Hishan Osman
Dr. Hishan Osman Andrea Jones photo

As a general practitioner serving a rural population, Dr. Hisham Osman’s speciality was hearing what his patients didn’t say, a quality his friends called “compassionate listening.”

These days, nearly three weeks after his death, his circles of influence in the Spring Green area still are being measured.

In Osman, the area Amish had a doctor they could trust, who listened, and whose services were affordable.

Patty Ramsden, a nurse, had a boss she stuck with through thick and thin.

Bob Bond had not only a doctor but also a medal-winning badminton partner.

Others had a doctor who would come to their homes to check on their sick children, who would provide medical guidance to the emergency medical service, a hospice program, a nursing home and two area hospitals.

What they had was a friend, and that was what led them to persuade Osman to turn down a job offer in Minnesota three years ago and start a clinic in Spring Green.

Osman, 45, died March 3, about six weeks after feeling ill with abdominal pains, then being surprised with the news he had pancreatic cancer and was going to die soon, leaving a wife and two children.

“It was unbelievably fast. It tore our hearts out,” said Ramsden, who had known Osman since he came to Spring Green for a job interview 14 years ago, fresh off of his residency.

“It has been hard for his patients; it’s still really hard for them. They can’t believe it,” she said.

Those patients and other community members were influential in getting Osman, a native of Egypt, to open his unaffiliated clinic in Spring Green three years ago, competing with two other clinics that are part of health care networks.

“He opened the clinic because there were so many things he believed in for patient care,” said Ramsden.

Business was a challenge

And like some of his patients, he couldn’t afford health insurance. Osman didn’t get health insurance until this year.

“Just like opening a business for anybody, it was tough — really, really tough,” Ramsden said of challenges such as waiting for insurance payments to arrive.

It will be a challenge to recruit a replacement for Osman, said Phyllis Fritsch, administrator at Upland Hills Health. The Dodgeville-based company, for which Osman had been an on-call doctor, purchased the clinic Jan. 1, just before Osman fell ill.

“He had been an important part of our active medical staff for the past three years, an incredible individual, so personable and quiet. The patients in the community (thought) the world of him,” she said.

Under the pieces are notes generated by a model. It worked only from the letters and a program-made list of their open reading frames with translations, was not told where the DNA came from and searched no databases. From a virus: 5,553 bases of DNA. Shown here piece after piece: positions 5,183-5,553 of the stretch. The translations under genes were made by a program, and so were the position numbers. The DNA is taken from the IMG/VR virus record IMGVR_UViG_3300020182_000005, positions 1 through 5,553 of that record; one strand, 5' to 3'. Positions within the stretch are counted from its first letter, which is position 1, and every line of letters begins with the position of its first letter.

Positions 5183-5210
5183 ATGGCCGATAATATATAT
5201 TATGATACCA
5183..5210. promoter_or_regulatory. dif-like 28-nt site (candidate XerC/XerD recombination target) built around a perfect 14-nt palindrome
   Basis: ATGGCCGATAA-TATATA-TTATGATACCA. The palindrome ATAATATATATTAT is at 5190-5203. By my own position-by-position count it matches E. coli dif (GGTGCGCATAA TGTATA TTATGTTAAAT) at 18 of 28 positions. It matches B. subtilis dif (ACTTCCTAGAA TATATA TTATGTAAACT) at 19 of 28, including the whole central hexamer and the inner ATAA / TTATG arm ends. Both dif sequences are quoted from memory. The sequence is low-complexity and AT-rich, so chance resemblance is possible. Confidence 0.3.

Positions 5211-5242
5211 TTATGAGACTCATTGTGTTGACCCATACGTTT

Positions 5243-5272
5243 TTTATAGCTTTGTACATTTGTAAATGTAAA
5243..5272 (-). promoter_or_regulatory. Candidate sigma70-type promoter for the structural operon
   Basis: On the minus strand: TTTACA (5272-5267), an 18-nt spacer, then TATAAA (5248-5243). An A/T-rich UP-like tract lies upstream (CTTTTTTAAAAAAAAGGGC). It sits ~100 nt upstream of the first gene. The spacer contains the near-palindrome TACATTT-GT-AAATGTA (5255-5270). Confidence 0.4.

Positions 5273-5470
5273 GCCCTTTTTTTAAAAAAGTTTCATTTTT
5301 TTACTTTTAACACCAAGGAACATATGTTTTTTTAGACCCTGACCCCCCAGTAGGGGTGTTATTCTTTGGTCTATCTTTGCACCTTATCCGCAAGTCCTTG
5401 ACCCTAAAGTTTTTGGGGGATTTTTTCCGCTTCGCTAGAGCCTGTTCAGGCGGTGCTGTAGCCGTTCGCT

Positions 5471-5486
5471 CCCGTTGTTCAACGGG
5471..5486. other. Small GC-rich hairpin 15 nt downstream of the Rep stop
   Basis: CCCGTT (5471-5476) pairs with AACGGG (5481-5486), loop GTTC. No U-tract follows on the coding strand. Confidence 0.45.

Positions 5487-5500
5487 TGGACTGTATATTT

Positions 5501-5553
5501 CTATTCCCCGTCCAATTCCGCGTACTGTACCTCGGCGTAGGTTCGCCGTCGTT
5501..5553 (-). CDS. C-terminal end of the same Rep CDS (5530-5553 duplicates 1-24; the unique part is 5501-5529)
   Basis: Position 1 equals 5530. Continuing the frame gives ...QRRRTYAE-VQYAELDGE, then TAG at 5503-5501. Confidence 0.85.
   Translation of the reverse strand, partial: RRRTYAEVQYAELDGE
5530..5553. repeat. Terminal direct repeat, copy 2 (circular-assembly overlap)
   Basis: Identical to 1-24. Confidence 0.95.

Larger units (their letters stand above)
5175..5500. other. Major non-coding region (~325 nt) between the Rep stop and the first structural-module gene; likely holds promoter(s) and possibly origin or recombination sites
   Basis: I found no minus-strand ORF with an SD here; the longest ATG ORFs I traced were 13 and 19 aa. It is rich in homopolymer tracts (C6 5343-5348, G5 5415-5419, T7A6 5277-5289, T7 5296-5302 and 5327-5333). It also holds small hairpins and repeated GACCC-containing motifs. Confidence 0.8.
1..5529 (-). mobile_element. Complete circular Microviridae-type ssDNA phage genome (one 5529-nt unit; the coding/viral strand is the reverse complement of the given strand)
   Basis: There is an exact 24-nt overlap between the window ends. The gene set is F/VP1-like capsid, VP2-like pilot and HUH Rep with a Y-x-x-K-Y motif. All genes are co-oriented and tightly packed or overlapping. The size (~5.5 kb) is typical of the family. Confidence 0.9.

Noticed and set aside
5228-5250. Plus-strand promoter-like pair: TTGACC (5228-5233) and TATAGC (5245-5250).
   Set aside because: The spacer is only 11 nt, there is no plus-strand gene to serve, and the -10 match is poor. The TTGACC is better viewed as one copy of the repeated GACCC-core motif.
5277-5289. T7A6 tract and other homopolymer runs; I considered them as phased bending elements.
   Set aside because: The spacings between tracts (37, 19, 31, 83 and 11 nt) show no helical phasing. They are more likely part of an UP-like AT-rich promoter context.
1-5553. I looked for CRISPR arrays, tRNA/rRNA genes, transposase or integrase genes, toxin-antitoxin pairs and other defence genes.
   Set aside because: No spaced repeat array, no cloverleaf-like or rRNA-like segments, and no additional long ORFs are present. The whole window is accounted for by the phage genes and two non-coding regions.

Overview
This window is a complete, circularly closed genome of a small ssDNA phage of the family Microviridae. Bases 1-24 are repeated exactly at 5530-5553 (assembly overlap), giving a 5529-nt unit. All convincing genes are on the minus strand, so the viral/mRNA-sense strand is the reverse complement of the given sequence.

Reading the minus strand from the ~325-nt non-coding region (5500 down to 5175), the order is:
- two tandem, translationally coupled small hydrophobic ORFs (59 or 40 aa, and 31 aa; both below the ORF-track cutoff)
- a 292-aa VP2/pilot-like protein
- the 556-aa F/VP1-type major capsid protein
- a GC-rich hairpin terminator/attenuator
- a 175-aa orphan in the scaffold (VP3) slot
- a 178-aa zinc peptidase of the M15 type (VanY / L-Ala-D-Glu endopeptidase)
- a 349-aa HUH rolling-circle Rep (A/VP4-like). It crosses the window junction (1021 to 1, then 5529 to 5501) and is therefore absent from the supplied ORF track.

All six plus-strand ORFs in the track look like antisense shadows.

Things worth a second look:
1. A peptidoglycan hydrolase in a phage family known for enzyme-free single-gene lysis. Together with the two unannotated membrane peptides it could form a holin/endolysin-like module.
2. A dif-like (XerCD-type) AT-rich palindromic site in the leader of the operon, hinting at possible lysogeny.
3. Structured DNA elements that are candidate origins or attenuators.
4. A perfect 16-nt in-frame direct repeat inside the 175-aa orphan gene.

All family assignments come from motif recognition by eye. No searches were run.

“He would go out of his way to make sure that, whatever situation you were in, that if there was some help he could provide, he would do it, not only for his patients, but to anyone he met,” Fritsch said.

‘He had the gift of listening’

Bond, president of Cardinal Solar Glass, became Osman’s friend first and patient second.

“He came to town after leaving the University of Minnesota, and I invited him over to meet the industry people” at his business, Bond said.

“We just kind of hit it off,” he said of Osman, who would become his confidante and his doubles partner in badminton. They built a squash and badminton court in an airplane hangar to work out.

“He had the gift of listening — he was a compassionate listener — and hearing what people didn’t want to or couldn’t say,” he said.

“He treated a lot of people, and probably didn’t get paid much,” Bond said.

“I think that in opening his own clinic, he really wanted to be a businessman, and he had seen a lot of things in health care where he thought he could offer a service at a lower price and run his own show. It was tough sledding.”

“Everybody in this community knows how costly it was for him to start that clinic,” said Bond.

That is why in Spring Green this weekend there is a benefit for Osman’s family: wife Moshira, daughter Ingie, and son Karim.

When Osman died, word spread quickly, but no one really knew what to do, and many were not even aware he was gravely ill. The benefit, which has been described as a way to give back, is also a way to give thanks.


A 5K run/walk and cancer benefit for the family of Dr. Hisham Osman will begin at 1:30 p.m. on Sunday starting and finishing at Arthur's Supper Club, E4885 Highway 14-23, Spring Green. The entry fee is $20, and the benefit includes door prizes, raffles, donations, live music and food. Also, an account has been set up at People's Community Bank, Spring Green, 608-588-9940.